Motherhood is something that always makes me feel close to women, no matter where they come from. Distance disappears when mothers talk about their children. In Jakarta, where I presently live, there is a habit of travelling with the whole family on a motorbike – children included – often without helm, and this is something that makes me feel unease because I know I would never share a motorbike with more than one person, and certainly never put my small child on it without a helmet. But this is my way. I know there’s a wider picture. I wrote the story below in an attempt to identify myself in the feelings that go beyond the danger, and that are common to all families – love, warmth, sense of unity and belonging.
Life from a Motorbike
‘Open it!’ My mom’s eyes are glowing. I lift the upper part of the cardboard box and there it is, a bright new motorbike helmet, exactly like my father’s, orange with a black tiger on it, but smaller.
“Happy birthday.” My dad grins. He knows how much I wanted it. Children’s helmets have appeared recently in Jakarta, and they are expensive. Still, we spend a lot of time on my dad’s motorbike, and we hold every object and rituals linked to it in high consideration.
My family is not rich. My mom works as a maid and my dad moves from one casual job to another. The motorbike is essential for my mom to reach work every day, for my dad to job-hunt, and for us to go to school. Every morning, when it’s time to leave the house, my sister and I argue:
“Angun, today it’s my turn to sit in front.”
“No way,” I reply.
“Mom said I could ride in front the whole week if I helped her clean the room.”
The roar of the engine interrupts the discussion, and my father heaves us onto the motorbike. He is the one who usually drives it, though my mom is not a bad driver at all, and occasionally takes the handlebars.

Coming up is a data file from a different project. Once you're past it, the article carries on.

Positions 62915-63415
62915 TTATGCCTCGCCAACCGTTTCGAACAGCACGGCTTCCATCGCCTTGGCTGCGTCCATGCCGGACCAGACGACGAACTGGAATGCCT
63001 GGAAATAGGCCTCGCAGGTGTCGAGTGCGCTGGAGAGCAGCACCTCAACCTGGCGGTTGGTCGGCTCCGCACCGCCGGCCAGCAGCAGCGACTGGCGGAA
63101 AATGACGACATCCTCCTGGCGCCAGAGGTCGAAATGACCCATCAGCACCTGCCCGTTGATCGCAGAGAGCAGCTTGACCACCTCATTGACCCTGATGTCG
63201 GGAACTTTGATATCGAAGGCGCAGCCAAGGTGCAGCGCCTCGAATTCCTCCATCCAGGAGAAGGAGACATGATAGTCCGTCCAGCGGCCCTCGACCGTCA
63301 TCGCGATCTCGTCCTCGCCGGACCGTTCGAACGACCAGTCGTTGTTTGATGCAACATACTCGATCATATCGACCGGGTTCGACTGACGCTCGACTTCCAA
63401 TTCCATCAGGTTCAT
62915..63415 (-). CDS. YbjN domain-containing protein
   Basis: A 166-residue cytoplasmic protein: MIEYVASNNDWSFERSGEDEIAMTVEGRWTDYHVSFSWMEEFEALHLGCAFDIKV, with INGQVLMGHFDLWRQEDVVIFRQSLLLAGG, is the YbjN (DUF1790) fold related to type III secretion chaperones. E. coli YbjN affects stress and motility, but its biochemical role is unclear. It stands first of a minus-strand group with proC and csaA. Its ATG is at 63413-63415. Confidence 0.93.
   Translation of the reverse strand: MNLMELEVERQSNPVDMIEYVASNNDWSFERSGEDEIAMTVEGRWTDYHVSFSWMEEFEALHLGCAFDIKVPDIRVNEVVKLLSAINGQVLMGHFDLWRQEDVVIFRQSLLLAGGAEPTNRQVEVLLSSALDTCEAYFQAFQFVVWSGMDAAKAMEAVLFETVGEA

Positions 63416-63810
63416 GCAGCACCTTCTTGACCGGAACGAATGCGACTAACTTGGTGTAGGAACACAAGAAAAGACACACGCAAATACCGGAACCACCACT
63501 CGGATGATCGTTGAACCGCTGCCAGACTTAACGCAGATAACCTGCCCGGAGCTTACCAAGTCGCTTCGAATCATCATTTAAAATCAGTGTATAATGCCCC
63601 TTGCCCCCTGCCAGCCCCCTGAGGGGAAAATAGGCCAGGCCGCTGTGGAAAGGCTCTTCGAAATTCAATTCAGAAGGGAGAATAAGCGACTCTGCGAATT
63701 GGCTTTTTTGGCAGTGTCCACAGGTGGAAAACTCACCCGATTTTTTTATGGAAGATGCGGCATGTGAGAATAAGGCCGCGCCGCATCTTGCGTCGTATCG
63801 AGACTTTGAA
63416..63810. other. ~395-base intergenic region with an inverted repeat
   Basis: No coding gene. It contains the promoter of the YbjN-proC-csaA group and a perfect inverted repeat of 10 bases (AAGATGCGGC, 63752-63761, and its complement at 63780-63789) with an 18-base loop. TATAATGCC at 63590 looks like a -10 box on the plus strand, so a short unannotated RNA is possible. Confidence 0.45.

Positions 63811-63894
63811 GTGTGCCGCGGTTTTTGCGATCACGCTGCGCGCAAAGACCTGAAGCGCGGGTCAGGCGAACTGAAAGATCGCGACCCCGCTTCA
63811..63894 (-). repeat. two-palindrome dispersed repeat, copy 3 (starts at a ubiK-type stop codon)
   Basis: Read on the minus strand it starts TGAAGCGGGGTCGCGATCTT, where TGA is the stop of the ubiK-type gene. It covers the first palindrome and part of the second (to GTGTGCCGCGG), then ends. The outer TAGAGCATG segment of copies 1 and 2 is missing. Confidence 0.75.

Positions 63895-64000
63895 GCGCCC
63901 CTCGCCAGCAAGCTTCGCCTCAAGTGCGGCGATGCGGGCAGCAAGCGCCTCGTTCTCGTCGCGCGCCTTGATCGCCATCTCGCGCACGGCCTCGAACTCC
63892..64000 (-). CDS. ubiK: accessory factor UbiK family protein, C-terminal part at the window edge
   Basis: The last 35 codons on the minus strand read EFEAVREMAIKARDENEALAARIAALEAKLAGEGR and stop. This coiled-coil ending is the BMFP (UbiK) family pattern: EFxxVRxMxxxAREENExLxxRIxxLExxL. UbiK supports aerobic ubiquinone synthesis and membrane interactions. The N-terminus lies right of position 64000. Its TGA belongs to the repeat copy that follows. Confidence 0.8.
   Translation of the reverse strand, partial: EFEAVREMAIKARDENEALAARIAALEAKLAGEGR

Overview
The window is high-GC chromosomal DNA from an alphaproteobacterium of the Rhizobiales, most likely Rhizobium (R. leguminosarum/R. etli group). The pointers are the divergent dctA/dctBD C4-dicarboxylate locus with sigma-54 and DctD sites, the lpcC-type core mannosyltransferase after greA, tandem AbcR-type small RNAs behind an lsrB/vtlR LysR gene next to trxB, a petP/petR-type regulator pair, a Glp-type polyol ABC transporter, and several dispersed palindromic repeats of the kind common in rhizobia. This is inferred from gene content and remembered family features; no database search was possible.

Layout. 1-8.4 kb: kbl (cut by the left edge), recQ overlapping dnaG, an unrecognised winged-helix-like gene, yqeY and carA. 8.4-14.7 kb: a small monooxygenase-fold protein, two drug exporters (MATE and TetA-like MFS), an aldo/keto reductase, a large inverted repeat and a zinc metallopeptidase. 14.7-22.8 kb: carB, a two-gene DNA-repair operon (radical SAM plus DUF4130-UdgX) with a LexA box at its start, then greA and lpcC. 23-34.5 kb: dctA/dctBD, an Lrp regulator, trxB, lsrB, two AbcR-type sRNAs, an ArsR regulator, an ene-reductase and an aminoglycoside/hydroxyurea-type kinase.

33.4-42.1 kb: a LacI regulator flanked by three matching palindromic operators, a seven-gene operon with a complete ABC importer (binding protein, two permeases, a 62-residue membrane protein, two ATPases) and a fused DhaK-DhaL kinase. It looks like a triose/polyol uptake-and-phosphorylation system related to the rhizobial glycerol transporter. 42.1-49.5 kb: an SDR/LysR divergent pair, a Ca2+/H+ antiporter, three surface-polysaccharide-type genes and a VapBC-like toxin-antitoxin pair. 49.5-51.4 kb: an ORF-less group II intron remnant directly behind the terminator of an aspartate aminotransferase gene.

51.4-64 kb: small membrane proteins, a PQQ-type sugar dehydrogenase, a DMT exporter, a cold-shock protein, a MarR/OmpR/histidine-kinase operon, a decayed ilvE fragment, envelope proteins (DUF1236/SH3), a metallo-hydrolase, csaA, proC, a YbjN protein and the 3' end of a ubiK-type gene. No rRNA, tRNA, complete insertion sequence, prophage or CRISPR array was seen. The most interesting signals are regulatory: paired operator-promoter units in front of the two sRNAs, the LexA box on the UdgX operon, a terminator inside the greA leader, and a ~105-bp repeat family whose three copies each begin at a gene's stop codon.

We take our seats, trying all combinations: me and my sister sandwiched between Mom and Dad; Dad, me, Mom and my sister in the back; me in front, then Dad, sister and Mom. My dad is not keen on having me sitting in front. I don’t think he worries for my well-being, though. He probably wants to have a bit of free space to play with his phone at traffic lights.
The trip is long. We leave early from our neighbourhood in the suburbs of Jakarta, a depressed area packed with makeshift homes where sewage flows in the open, and rats share space with humans. Hanging laundry and piles of garbage dot the area, until the first shops appear, taking a bit of the squalor away.
We take a shortcut under a big grey bridge, which takes us straight to the first skyscrapers. Huge buildings with shining panes are surrounded by one-storey wooden houses where everything is done outside: Women wash their laundry, children play, men chat and smoke.
I have a lot of time to absorb all the details. Some of the traffic lights in and around Jakarta last forever. Lots of bikers crowd under them and patiently wait for their turn to go. You can feel the stress mounting after a couple of minutes. In the heat it’s made even worse by the revving engines: drivers pump the gas, bikes inch forward, engaging in a tense battle to conquer a meter.